National Guard June 2012 : Page 48

LAST WORD What I See By retired Maj. Gen. Robert I. Gruber B efore my appointment as legal consultant to nGaUS, i was like many association members. my knowledge of how the organization works was as slight as my involvement in association activities. i rarely attended the annual conference. and while i kept informed through this magazine of events affecting the national Guard, i had no real appreciation of the large role nGaUS played in shaping those events or their outcomes. But since my appointment in 2009, i have attended eight board meetings and become familiar with the as-sociation’s organizational structure and bylaws and how leadership and staff conduct business. i’ve learned about the various entities that comprise nGaUS, to include the national Guard educational foun-dation and the national Guard insurance trust. i’ve also come to know the dedicated and talented professional staff who run daily operations to ensure the association remains on the cutting edge of service to its constituency. and i’ve shared time with ener-getic and intelligent company-grade officers, which has only increased my confidence that the leadership of nGaUS and the Guard will be in good hands for years to come. the lifeblood of an organization is its people, and our association is blessed with smart, talented and effec-tive leaders. Let me share a little else of what i’ve seen at nGaUS. overall governance falls to the board of directors. each board member is a volunteer elected by association mem-bers at the annual conference. many also serve on or advise some of the association’s many committees. this requires hours of work and travel beyond their board responsibilities. the finance committee is one of the more vital com-mittees. it works with the nGaUS treasurer to ensure the association’s fiscal health, which demands vision and painstaking work on budgets and investments. the association is fortunate to have two of the finest fi-nancial minds available today—retired Brig. Gen. Ken ross of Louisiana as treasurer and retired Lt. Col. pete renaghan of massachusetts as committee chairman. the current and immediate past board chairmen—maj. Gen. frank Vavala of Delaware and retired maj. Gen. tod Bunting of Kansas—are dynamic and visionary men who have provided expert leadership during critical times. 48 Guard officers who aren’t NGAUS members benefit from association efforts and achievements . They just don’t contribute to them. But the catalyst for this great organization is retired maj. Gen. Gus L. Hargett Jr., the association president. a former tennessee adjutant general and past nGaUS chairman, he masterfully integrates his experience and in-timate knowledge of political Washington to give nGaUS ever-growing access to the highest levels of government to spread the Guard’s message. at board meetings, the staff provides updates on hot issues confronting nGaUS. action on proposals often is preceded by lively debate among board members of differ-ent backgrounds and experiences from around the country. the strength of the process is that the association, as a body politic, is passionately committed to making the right decisions every time about the Guard. Board members also routinely hear from the chief of the national Guard Bureau and the directors of the army and air Guard. the frequent appearances at nGaUS meet-ings by these busy Guard senior leaders offer credence to the association’s clout in the nation’s capital. organizations also derive influence from the size of their membership. nGaUS is the professional association for Guard officers. it is Guard officers working together through the legisla-tive process to better their profession. yet, inexplicably, some Guard officers don’t join. of course, they still benefit from nGaUS efforts and achievements. they just don’t contrib-ute to them. every Guard officer should belong to the association. Let me give you three reasons. first, it’s just part of being a professional. you buy your uniforms. you cut your hair. you join nGaUS. it’s that simple. Second, it’s the right thing to do for the institution. you enjoy benefits gained through the efforts of those who came before you. it’s your turn to do the same for those who follow. if those reasons fail to persuade you, then, consider a third reason: How would you answer your son or daughter if they ask, “Daddy, is it oK to get things if you don’t pay for them, but other people do? mommy, is that really all right?” The author is a legal counsel to the NGAUS board of directors. He served more than 33 years in the New York Air National Guard, retiring in 2004 as Air Guard assistant to the Air Force judge ad-vocate general in Washington, D.C. He practices law in New York. | National Guard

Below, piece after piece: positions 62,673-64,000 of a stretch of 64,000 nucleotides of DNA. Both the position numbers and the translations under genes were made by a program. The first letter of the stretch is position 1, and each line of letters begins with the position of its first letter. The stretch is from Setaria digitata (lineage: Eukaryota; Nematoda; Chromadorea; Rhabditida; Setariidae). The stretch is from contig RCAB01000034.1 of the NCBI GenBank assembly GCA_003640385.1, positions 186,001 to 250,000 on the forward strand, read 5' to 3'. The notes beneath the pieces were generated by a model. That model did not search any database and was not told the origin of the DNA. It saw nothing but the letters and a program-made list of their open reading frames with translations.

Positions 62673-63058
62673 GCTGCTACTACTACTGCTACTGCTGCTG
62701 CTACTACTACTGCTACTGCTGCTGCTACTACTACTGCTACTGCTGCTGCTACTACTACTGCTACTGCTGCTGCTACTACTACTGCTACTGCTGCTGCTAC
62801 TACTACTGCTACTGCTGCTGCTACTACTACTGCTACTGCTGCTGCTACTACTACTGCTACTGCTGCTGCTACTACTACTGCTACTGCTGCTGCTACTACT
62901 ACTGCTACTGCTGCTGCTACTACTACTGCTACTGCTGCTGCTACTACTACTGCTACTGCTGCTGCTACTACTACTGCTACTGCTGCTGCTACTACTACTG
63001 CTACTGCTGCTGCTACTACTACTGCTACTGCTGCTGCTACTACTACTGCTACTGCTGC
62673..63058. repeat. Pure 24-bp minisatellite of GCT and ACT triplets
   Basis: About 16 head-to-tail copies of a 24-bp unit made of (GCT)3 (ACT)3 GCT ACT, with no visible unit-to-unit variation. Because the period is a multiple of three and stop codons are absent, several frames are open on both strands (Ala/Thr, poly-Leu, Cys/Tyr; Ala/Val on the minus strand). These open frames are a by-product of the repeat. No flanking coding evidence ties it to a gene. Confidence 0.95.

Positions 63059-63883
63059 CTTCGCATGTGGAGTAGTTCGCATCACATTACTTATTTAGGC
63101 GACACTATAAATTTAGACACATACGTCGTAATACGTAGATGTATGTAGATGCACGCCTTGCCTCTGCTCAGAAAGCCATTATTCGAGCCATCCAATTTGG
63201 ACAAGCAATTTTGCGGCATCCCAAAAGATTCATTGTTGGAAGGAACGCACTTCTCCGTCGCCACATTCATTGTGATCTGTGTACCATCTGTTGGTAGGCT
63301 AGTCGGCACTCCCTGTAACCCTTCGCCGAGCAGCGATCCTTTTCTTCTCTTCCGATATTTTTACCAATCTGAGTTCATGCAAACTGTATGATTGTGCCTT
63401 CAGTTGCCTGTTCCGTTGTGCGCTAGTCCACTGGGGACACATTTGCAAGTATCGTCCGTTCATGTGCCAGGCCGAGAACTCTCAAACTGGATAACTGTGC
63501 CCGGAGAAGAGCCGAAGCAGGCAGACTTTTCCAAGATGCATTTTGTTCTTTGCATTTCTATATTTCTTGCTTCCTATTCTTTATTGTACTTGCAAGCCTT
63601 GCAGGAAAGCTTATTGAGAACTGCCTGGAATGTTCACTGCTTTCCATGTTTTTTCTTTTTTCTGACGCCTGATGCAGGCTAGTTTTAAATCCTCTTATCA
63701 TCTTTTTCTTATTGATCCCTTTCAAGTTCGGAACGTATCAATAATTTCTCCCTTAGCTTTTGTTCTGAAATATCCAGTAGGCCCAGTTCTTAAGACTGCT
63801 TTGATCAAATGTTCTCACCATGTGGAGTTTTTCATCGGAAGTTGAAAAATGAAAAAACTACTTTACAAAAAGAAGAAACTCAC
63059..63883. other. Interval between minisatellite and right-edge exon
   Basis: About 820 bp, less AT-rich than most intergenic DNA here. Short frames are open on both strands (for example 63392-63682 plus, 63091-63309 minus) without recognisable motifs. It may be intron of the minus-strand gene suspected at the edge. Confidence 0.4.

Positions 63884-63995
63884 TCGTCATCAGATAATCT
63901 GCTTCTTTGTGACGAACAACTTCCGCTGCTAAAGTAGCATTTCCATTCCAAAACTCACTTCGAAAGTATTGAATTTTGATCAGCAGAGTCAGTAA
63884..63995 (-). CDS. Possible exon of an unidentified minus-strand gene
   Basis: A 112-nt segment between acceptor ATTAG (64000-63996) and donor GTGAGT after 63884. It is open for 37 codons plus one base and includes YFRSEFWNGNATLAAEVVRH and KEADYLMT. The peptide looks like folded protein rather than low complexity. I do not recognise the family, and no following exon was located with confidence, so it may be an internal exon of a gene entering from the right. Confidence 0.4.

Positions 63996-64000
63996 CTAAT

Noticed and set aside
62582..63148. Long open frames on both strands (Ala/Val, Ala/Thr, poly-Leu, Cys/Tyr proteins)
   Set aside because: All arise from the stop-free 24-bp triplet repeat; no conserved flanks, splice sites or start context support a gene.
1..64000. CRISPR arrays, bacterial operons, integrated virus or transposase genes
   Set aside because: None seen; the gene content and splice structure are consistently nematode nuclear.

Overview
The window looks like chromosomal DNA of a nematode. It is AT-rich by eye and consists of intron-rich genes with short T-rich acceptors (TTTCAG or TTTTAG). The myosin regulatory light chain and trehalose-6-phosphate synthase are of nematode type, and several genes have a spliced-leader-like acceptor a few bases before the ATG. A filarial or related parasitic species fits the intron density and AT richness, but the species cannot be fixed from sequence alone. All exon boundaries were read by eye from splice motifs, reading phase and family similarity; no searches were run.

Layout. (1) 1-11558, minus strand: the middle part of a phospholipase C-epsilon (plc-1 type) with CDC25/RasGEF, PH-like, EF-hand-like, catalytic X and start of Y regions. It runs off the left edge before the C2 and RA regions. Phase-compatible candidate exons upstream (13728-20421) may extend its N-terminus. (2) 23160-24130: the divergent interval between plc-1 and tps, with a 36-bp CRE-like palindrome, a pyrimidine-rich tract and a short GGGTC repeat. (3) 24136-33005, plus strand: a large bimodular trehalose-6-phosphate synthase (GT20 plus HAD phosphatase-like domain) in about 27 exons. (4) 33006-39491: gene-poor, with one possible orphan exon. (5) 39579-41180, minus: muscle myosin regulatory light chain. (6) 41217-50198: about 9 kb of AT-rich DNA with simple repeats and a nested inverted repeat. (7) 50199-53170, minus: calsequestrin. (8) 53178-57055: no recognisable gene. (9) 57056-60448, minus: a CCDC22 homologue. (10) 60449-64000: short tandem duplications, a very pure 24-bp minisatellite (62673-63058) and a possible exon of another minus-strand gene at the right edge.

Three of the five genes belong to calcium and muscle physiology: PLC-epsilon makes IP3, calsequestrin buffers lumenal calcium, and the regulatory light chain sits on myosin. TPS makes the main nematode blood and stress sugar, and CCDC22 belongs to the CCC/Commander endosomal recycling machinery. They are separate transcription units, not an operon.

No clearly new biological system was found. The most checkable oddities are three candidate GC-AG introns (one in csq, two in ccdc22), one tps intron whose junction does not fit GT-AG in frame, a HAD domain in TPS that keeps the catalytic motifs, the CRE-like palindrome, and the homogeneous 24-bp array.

Last Word

Retired Maj.

BEfore my appointment as legal consultant to nGaUS, i was like many association members.<br /> <br /> My knowledge of how the organization works was as slight as my involvement in association activities.<br /> <br /> I rarely attended the annual conference. And while i kept informed through this magazine of events affecting the national Guard, i had no real appreciation of the large role nGaUS played in shaping those events or their outcomes.<br /> <br /> But since my appointment in 2009, i have attended eight board meetings and become familiar with the association’s organizational structure and bylaws and how leadership and staff conduct business.<br /> <br /> I’ve learned about the various entities that comprise nGaUS, to include the national Guard educational foundation and the national Guard insurance trust. I’ve also come to know the dedicated and talented professional staff who run daily operations to ensure the association remains on the cutting edge of service to its constituency.<br /> <br /> And i’ve shared time with energetic and intelligent company-grade officers, which has only increased my confidence that the leadership of nGaUS and the Guard will be in good hands for years to come.<br /> <br /> The lifeblood of an organization is its people, and our association is blessed with smart, talented and effective leaders. Let me share a little else of what i’ve seen at nGaUS.<br /> <br /> Overall governance falls to the board of directors. Each board member is a volunteer elected by association members at the annual conference.<br /> <br /> Many also serve on or advise some of the association’s many committees. This requires hours of work and travel beyond their board responsibilities.<br /> <br /> The finance committee is one of the more vital committees.It works with the nGaUS treasurer to ensure the association’s fiscal health, which demands vision and painstaking work on budgets and investments.<br /> <br /> The association is fortunate to have two of the finest financial minds available today—retired Brig. Gen. Ken ross of Louisiana as treasurer and retired Lt. Col. Pete renaghan of massachusetts as committee chairman.<br /> <br /> The current and immediate past board chairmen—maj.Gen. Frank Vavala of Delaware and retired maj. Gen. Tod Bunting of Kansas—are dynamic and visionary men who have provided expert leadership during critical times.<br /> <br /> But the catalyst for this great organization is retired maj.Gen. Gus L. Hargett Jr., the association president.<br /> <br /> A former tennessee adjutant general and past nGaUS chairman, he masterfully integrates his experience and intimate knowledge of political Washington to give nGaUS ever-growing access to the highest levels of government to spread the Guard’s message.<br /> <br /> At board meetings, the staff provides updates on hot issues confronting nGaUS. Action on proposals often is preceded by lively debate among board members of different backgrounds and experiences from around the country.<br /> <br /> The strength of the process is that the association, as a body politic, is passionately committed to making the right decisions every time about the Guard.<br /> <br /> Board members also routinely hear from the chief of the national Guard Bureau and the directors of the army and air Guard. The frequent appearances at nGaUS meetings by these busy Guard senior leaders offer credence to the association’s clout in the nation’s capital.<br /> <br /> Organizations also derive influence from the size of their membership.NGaUS is the professional association for Guard officers. It is Guard officers working together through the legislative process to better their profession.<br /> <br /> Yet, inexplicably, some Guard officers don’t join. Of course, they still benefit from nGaUS efforts and achievements. They just don’t contribute to them.<br /> <br /> Every Guard officer should belong to the association. Let me give you three reasons.<br /> <br /> First, it’s just part of being a professional. You buy your uniforms. You cut your hair. You join nGaUS. It’s that simple.<br /> <br /> Second, it’s the right thing to do for the institution. You enjoy benefits gained through the efforts of those who came before you. It’s your turn to do the same for those who follow.<br /> <br /> If those reasons fail to persuade you, then, consider a third reason: How would you answer your son or daughter if they ask, “Daddy, is it oK to get things if you don’t pay for them, but other people do? Mommy, is that really all right?”<br /> <br /> The author is a legal counsel to the NGAUS board of directors. He served more than 33 years in the New York Air National Guard, retiring in 2004 as Air Guard assistant to the Air Force judge advocate general in Washington, D.C. He practices law in New York.